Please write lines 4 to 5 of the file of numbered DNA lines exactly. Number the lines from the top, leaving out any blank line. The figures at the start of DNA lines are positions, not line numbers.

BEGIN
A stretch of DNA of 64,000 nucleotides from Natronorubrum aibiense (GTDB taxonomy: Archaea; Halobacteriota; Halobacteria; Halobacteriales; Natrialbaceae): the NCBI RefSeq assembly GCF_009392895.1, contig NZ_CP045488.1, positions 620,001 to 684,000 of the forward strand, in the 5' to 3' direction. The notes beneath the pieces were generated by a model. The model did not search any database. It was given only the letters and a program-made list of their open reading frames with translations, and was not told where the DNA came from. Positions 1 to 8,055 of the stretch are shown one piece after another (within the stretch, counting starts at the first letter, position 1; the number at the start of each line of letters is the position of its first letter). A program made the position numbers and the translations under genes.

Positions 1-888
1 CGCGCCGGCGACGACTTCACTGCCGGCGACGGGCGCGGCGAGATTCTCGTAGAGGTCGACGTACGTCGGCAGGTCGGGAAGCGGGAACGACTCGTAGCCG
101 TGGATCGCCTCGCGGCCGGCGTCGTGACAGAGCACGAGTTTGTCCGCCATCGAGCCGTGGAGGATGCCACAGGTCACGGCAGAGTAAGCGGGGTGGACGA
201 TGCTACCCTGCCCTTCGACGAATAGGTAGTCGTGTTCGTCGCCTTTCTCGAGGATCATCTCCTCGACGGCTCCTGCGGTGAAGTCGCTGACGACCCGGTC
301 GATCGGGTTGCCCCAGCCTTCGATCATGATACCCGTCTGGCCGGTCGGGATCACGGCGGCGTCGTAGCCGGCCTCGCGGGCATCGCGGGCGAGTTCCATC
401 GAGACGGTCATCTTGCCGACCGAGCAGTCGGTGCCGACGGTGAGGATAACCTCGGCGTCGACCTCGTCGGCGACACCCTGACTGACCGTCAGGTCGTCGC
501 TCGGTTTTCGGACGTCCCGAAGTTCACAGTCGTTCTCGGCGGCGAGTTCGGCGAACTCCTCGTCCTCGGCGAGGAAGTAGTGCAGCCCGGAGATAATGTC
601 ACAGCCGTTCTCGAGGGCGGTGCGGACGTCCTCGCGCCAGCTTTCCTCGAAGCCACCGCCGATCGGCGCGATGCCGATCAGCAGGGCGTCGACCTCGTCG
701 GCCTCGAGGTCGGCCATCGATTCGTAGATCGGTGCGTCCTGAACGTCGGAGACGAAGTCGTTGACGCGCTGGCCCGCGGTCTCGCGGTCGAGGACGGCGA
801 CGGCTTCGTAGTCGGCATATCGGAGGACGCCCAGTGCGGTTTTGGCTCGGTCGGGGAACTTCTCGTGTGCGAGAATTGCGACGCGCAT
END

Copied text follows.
101 TGGATCGCCTCGCGGCCGGCGTCGTGACAGAGCACGAGTTTGTCCGCCATCGAGCCGTGGAGGATGCCACAGGTCACGGCAGAGTAAGCGGGGTGGACGA
201 TGCTACCCTGCCCTTCGACGAATAGGTAGTCGTGTTCGTCGCCTTTCTCGAGGATCATCTCCTCGACGGCTCCTGCGGTGAAGTCGCTGACGACCCGGTC